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Proper C++ way to allocate a LPRGNDATA struct

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I'm learning from Andre Lamothe's books. While I enjoy his method of explanation, and mostly follow it, I detest his style of coding. (What I mean by that is the lack of C++ classes and methodology. He uses some portions of C++ but the portions used seemed to center on the conveniences that C++ provides rather than the structure. His books are books meant to teach DirectX though, not proper C++ coding. :)) When initializing a region data structure, I'm not sure how to do this "properly":
RegionData = (LPRGNDATA) malloc(sizeof(RGNDATAHEADER) + (p_RectangleCount * sizeof(RECT)));
memcpy(RegionData->Buffer, p_ClipList, (sizeof(RECT) * p_RectangleCount));

// Set up the header and member fields.
RegionData->rdh.dwSize          = sizeof(RGNDATAHEADER);
RegionData->rdh.iType           = RDH_RECTANGLES;
RegionData->rdh.nCount          = p_RectangleCount;	
RegionData->rdh.nRgnSize        = p_RectangleCount * sizeof(RECT);
RegionData->rdh.rcBound.left    =  64000;
RegionData->     =  64000;
RegionData->rdh.rcBound.right   = -64000;
RegionData->rdh.rcBound.bottom  = -64000;

return RegionData;

Would the best way to do this be to create a new LPRGNDATA struct and initialize RegionData->Buffer to a RECT array as needed? I just want to avoid malloc and free usage if I can. Good habits start early and all that. :) Thanks in advance.

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I don't really think there is a clean way to do this in c++, unless you create a new struct with an array with a fixed number rects. If you want to have a dynamic number of rects, this is probably the best way to do it.
Normally you wouldn't do something like this this way altogether in c++, but the win32 api wants it this way, so I guess this is about the only option.

In a clean c++ way it would be something like this:

Header header;

Rect *rects;
std::vector<Rect> rects;


but that won't result in the same data, so you won't be able to use that with the win32 api.

If you are going to use those structs a lot, you could create a wrapper class, but otherwise I would just do it on andre lamothes way.

If you just want to avoid malloc you can of course use new with chars, and then cast it to a LPRGNDATA, but that oviously defeats the purpose of new:

RegionData = (LPRGNDATA)new char[size];

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You'll probably be better off sticking with using malloc on this one because win32 api was written in C and the definition of RGNDATA is:

typedef struct _RGNDATA {
char Buffer[1];

as you can see Buffer is really gonna be more than one element, a C trick, malloc & free deal with uninitialized memory where as "normal" operator new allocates memory then initializes it by invoking constructors (even for built-in primitive types) so it would be pretty use-less in this context especially because of Buffer member, the closet you can get to that is probably:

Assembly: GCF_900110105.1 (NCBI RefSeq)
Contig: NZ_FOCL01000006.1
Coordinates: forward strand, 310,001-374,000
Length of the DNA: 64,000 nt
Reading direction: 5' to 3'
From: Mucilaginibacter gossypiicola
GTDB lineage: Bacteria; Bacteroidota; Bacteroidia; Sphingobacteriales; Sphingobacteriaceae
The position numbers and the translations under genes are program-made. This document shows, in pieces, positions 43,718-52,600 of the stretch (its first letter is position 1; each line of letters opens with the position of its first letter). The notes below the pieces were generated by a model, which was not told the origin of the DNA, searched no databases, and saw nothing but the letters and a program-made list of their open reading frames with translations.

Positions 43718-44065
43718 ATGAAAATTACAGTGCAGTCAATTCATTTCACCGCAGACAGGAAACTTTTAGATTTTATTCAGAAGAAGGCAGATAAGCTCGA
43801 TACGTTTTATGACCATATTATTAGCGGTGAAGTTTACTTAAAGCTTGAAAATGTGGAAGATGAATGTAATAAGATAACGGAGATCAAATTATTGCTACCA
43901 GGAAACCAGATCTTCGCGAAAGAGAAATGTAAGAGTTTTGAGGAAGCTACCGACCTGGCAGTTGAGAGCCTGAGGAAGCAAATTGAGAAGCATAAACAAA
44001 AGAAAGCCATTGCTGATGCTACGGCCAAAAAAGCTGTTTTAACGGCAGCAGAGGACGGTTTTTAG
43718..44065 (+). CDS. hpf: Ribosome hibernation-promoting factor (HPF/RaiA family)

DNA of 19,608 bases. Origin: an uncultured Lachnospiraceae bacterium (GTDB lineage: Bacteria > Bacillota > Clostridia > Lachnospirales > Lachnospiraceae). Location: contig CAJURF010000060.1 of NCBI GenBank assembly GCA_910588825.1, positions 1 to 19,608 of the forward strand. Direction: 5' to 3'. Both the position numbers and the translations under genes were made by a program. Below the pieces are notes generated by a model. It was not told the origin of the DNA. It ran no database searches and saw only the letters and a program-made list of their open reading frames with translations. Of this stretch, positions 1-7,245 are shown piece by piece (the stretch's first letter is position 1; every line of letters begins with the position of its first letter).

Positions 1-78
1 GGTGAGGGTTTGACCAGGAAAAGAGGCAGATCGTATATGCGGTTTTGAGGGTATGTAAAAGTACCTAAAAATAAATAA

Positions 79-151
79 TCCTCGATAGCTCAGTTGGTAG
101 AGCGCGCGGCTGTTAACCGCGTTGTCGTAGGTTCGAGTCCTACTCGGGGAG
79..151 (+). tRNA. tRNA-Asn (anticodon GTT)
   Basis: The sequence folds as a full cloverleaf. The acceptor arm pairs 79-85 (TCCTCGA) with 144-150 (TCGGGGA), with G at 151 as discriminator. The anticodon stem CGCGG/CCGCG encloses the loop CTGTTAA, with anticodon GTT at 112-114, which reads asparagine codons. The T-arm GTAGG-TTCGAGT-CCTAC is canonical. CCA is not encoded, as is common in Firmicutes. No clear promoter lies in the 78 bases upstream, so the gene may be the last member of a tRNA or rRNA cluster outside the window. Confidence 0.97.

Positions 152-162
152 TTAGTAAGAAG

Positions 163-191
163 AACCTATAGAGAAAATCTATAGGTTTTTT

RegionData = static_cast<LPRGNDATA>(::operator new(sizeof(RGNDATAHEADER) + (p_RectangleCount * sizeof(RECT)));

memcpy(RegionData->Buffer, p_ClipList, (sizeof(RECT) * p_RectangleCount));

/* ... */

::operator delete(RegionData);

which isn't any better just does exactly the same thing.

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You CAN do this in C++, but it's somewhat crufty. You can use operator new, and placement new, together.

template< class Iter >
RGNDATA * NewRegion( Iter begin, Iter end )
size_t size = sizeof(RGNDATAHEADER)+sizeof(RECT)*(end-begin);
RGNDATA * ret = (RGNDATA *)::operator new( size );
new( ret ) RGNDATA; // this isn't really necessary
RECT * rct = reinterpret_cast< RECT * >( ret+1 );
for( size_t i = 0; i < rgn->nCount; ++i ) {
new( &rct[i] ) RECT; // this isn't really necessary
std::copy( begin, end, rct );
// fill out the region header here
return ret;

void DeleteRegion( RGNDATA * rgn )
RECT * rct = reinterpret_cast< RECT * >( rgn+1 );
for( size_t i = 0; i < rgn->nCount; ++i ) {
rct->~RECT(); // this isn't really necessary
rgn->~RGNDATA(); // this isn't really necessary
::operator delete( rgn );

If you want a class that looks more like a value class, I can't see how you could do this, and support variable size, without getting two allocations; one for the wrapper value class, and one for the actual data layout (which could just re-use the above code).

In that case, I'd probably also use ref counting of the region data; allocate an int more data than you need, and use that int for refcount before the actual region data. Offset the pointer by sizeof(int) when you need to get an actual region pointer.

The core problem is that the region data structure is laid out to minimize heap operations (which are expensive) rather than being convenient for high-level C++.

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Guest Anonymous Poster
If you just want to clip the display use the SetHwnd() method of IDirectDrawClipper. a lot cleaner than filling out a RGNDATA struct.

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The basic difference between malloc/free and new/delete is that the constructor and destructor are called. If the RGNDATA struct has no constructor or destructor then malloc/free and new/delete do approximately the same thing.

You could derive your own RegionData class from RGNDATA just to add a constructor and destructor, but that would probably be overkill.

Either way, if I have the choice, I always use new/delete over malloc/free because it is safer and it is extendable.

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